Phylogenetic structure and ecological and evolutionary determinants of species richness

Qian, Hong and Field, Richard and Zhang, Jin-Long and Zhang, Jian and Chen, Shengbin (2016) Phylogenetic structure and ecological and evolutionary determinants of species richness. Journal of Biogeography, 43 (3). pp. 603-615. ISSN 1365-2699

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Abstract

Aim: Site-level species richness is thought to result from both local conditions and species’ evolutionary history, but the nature of the evolutionary effect, and how much it underlies the correlation with current environment, are debated. Although tropical conservatism is a widely used explanatory framework along temperature gradients, it is unclear whether cold tolerance is primarily a threshold effect (e.g. freezing tolerance) or represents a more continuous constraint. Nor is it clear whether cold tolerance is the only major axis of conservatism or whether others, such as water-stress tolerance, are additionally important or trade-off against cold tolerance. We address these questions by testing associated predictions for forest plots distributed across 35° latitude.

Location: China.

Methods: We recorded all trees within 57 0.1-ha plots, generated a phylogeny for the 462 angiosperm species found, and calculated phylogenetic diversity (standardized PD), net relatedness index (NRI) and phylogenetic species variability (PSV) for each plot. We tested the predictions using regression, variance partitioning and structural equation modelling to disentangle potential influences of key climate variables on NRI and PSV, and of all variables on species richness.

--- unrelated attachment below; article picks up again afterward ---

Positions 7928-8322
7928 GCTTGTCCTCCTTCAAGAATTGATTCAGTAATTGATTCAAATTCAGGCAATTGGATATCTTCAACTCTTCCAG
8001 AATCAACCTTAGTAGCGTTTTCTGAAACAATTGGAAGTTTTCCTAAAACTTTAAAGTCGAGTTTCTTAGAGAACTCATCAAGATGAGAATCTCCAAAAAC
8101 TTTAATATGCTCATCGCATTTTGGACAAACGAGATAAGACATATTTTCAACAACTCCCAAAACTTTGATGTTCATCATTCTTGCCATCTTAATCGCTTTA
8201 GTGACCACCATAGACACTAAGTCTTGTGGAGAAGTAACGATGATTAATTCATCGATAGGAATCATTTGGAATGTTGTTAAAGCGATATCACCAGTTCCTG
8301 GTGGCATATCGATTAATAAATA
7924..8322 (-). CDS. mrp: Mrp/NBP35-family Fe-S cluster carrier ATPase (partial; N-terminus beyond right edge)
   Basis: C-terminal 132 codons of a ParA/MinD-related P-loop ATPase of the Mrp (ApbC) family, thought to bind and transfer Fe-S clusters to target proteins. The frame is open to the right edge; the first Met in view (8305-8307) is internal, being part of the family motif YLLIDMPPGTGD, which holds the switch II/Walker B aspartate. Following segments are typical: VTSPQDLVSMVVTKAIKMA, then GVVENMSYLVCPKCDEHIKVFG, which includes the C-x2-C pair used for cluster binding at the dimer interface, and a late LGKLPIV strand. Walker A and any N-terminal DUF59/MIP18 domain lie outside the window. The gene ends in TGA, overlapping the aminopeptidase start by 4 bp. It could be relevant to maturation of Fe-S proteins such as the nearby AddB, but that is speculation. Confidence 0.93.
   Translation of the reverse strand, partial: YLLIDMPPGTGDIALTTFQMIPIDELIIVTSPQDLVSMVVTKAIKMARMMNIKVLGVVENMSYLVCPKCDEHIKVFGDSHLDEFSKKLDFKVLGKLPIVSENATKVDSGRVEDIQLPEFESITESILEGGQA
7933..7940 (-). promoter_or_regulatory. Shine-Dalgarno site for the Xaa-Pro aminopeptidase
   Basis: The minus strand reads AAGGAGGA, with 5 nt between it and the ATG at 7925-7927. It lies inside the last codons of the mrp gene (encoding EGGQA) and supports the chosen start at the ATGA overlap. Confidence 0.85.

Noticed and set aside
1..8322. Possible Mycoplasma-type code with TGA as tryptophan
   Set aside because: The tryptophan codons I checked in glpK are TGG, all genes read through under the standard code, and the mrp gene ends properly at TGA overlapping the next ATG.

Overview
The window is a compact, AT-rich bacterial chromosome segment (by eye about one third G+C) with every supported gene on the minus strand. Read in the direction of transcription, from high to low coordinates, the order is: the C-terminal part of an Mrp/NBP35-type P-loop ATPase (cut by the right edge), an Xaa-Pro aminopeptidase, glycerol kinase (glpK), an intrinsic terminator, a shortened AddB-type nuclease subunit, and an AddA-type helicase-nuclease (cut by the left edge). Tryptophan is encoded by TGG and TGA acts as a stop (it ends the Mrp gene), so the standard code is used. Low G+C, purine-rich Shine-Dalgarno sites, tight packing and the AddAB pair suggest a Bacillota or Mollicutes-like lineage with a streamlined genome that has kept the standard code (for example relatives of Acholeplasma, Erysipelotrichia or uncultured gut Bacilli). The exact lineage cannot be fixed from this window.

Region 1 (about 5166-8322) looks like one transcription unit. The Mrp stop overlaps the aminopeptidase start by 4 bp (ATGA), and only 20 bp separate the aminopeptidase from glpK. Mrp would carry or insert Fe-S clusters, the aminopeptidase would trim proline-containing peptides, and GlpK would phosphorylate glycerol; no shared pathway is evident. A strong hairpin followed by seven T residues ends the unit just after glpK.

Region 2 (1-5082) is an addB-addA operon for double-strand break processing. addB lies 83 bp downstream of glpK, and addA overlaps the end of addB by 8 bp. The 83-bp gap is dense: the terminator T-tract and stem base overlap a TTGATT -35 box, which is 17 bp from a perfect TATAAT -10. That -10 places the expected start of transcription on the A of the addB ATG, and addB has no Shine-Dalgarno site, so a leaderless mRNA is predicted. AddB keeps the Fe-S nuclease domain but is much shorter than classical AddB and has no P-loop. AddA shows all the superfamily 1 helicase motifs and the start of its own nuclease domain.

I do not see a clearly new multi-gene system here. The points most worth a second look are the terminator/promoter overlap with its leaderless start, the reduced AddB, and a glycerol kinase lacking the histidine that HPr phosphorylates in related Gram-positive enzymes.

Results: Species richness correlated very strongly with minimum temperature, nonlinearly overall but linearly where freezing is absent. The phylogenetic variables also correlated strongly with minimum temperature. While NRI and PSV explained little additional variance in species richness, they accounted for part of the species richness–current climate correlation. Water stress added minimal explanatory power. All these variables showed strong latitudinal gradients.

Main conclusions: Minimum temperature appeared to primarily control tree species richness, via both a threshold-like freezing effect and a linear relationship in climates without freezing. We found no clear signal of water-stress effects. The modelled contribution of evolutionary history is consistent with cold-tolerance conservatism, but could not account for all the species richness–climate relationship.

Item Type: Article
Additional Information: This is the peer reviewed version of the following article: Qian, H., Field, R., Zhang, J.-L., Zhang, J. and Chen, S. (2016), Phylogenetic structure and ecological and evolutionary determinants of species richness for angiosperm trees in forest communities in China. Journal of Biogeography, 43: 603-615, which has been published in final form at http://dx.doi.org/:10.1111/jbi.12639. This article may be used for non-commercial purposes in accordance with Wiley Terms and Conditions for Self-Archiving.
Keywords: Climate, latitudinal diversity gradient, niche conservatism, phylogenetic community ecology, phylogenetic structure, tropical conservatism hypothesis
Schools/Departments: University of Nottingham, UK > Faculty of Social Sciences > School of Geography
Identification Number: doi::10.1111/jbi.12639
Depositing User: Eprints, Support
Date Deposited: 22 Jun 2016 13:35
Last Modified: 17 Nov 2016 08:56
URI: http://eprints.nottingham.ac.uk/id/eprint/34322

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